Particularly useful suds suppressors are the self-emulsifying silicone suds suppressors, described in U.S. patent application Ser. No. 622,303, Gault et al, filed Oct. 14, 1975, now abandoned, incorporated herein by reference. An example of such a compound is DB-544, commercially available from Dow Corning, which is a siloxane/glycol copolymer.

Microcrystalline waxes having a melting point in the range from 35°-115° C and saponification value less than 100 represent an additional example of a preferred suds regulating component for use in the subject compositions. The microcrystalline waxes are substantially water-insoluble, but are water-dispersible in the presence of organic surfactants. Preferred microcrystalline waxes have a melting point from about 65° to 100° C, a molecular weight in the range from 400-1,000; and a penetration value of at least 6, measured at 77° F by ASTM-D1321. Suitable examples of the above waxes include: microcrystalline and oxidized microcrystalline petrolatum waxes; Fischer-Tropsch and oxidized Fischer-Tropsch waxes; ozokerite; ceresin; montan wax; beeswax; candelilla; and carnauba wax.

Alkyl phosphate esters represent an additional preferred suds suppressant for use herein. These preferred phosphate esters are predominantly monostearyl phosphate which, in addition thereto, can contain di- and tristearyl phosphates and monooleyl phosphates, which can contain di-and trioleyl phosphates.

The alkyl phosphate esters frequently contain some trialkyl phosphate. Accordingly, a preferred phosphate ester can contain, in addition to the monoalkyl ester, e.g. monostearyl phosphate, up to about 50 mole percent of dialkyl phosphate and up to about 5 mole percent of trialkyl phosphate.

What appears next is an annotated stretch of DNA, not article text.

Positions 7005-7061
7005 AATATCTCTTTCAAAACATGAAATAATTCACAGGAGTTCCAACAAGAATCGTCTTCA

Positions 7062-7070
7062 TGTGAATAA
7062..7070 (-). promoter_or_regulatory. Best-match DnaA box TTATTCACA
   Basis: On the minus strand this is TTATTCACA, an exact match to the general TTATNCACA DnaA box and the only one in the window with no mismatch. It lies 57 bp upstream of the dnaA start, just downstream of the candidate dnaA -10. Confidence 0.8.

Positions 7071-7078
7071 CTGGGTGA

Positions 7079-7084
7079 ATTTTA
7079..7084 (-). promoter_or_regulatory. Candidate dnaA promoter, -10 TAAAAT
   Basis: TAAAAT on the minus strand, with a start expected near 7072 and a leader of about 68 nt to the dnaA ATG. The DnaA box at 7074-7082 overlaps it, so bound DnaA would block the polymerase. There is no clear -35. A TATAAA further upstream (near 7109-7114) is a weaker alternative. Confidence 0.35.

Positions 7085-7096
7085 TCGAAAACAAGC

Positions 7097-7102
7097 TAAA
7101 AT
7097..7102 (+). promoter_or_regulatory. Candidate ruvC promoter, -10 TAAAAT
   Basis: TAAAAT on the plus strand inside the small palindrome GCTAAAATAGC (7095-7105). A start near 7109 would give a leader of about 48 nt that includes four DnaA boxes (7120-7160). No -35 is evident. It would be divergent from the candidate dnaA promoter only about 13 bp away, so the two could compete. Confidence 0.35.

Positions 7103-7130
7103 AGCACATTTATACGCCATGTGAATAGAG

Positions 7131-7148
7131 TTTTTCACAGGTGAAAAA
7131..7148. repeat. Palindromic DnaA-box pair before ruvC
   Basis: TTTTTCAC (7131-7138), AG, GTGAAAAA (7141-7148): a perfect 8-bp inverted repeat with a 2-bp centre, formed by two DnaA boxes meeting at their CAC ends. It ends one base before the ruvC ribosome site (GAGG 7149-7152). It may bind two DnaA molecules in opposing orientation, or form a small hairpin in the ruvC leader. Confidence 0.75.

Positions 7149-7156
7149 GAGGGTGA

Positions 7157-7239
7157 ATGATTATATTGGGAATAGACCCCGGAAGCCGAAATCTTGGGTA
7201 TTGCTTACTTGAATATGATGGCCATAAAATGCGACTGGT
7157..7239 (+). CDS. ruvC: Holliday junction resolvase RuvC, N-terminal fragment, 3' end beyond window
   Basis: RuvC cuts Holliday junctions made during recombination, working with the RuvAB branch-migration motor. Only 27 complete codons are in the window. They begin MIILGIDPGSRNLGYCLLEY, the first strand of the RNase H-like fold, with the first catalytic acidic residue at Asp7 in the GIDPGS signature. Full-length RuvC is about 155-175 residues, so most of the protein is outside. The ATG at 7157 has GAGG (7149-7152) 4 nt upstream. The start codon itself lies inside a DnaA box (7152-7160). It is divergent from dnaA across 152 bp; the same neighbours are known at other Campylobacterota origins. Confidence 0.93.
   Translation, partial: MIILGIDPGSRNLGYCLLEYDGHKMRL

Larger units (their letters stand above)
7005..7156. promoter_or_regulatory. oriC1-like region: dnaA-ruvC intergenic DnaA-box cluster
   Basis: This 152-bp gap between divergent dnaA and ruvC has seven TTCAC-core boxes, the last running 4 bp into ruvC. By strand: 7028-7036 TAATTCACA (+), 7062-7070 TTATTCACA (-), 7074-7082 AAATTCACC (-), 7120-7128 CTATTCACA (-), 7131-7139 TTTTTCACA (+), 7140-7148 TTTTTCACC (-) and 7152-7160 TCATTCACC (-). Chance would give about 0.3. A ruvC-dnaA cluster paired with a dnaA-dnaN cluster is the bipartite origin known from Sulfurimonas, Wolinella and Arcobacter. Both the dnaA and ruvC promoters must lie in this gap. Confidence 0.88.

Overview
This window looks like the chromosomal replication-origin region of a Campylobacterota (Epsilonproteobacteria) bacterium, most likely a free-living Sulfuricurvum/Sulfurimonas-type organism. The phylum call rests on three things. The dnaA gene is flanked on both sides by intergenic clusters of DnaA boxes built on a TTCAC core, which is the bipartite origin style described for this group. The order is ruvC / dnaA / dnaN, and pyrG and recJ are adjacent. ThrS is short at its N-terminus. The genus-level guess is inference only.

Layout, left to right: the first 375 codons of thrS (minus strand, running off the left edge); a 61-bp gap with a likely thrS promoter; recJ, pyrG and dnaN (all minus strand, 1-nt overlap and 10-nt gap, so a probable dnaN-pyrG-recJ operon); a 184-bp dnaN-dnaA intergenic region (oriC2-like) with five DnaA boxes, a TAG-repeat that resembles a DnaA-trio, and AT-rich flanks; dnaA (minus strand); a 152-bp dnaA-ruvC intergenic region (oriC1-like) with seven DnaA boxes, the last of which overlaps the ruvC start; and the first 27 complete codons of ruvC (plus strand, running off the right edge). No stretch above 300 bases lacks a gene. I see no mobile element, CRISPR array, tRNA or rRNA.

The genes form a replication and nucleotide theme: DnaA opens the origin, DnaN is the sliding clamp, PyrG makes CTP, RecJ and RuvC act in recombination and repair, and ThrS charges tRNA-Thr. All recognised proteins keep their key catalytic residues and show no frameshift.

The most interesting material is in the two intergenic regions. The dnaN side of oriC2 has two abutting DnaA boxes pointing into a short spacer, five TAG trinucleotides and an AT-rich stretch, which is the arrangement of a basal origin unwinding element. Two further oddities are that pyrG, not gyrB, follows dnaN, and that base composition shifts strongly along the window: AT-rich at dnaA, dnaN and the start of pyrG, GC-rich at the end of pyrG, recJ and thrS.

In addition to the components described hereinbefore, the compositions according to this invention can contain additional detergent composition ingredients which are known to be suitable for use in automatic dishwashing compositions in the art-established levels for their known functions. Organic and inorganic detergent builder ingredients, alkali materials, sequestering agents, enzyme stabilizing agents, reducing agents, china protecting agents, corrosion inhibitors, soil suspending ingredients, drainage promoting ingredients, dyes, perfumes, fillers, crystal modifiers and the like ingredients represent examples of functional classes of additional automatic dishwashing composition additives. Suitable inorganic builders include polyphosphates, for example, tripolyphosphate, pyrophosphate or metaphosphate, carbonates, bicarbonates and alkali silicates. Examples of water-soluble organic builder components include the alkali metal salts of polyacetates, carboxylates, polycarboxylates and polyhydroxy sulfonates. Particularly preferred are the sodium and potassium salts of the organic and inorganic builders. Additional examples include sodium citrate, sodium oxydisuccinate and sodium mellitate. Normally these builder ingredients can be used in an amount up to 60%, preferably in the range from 10 to 50% by weight.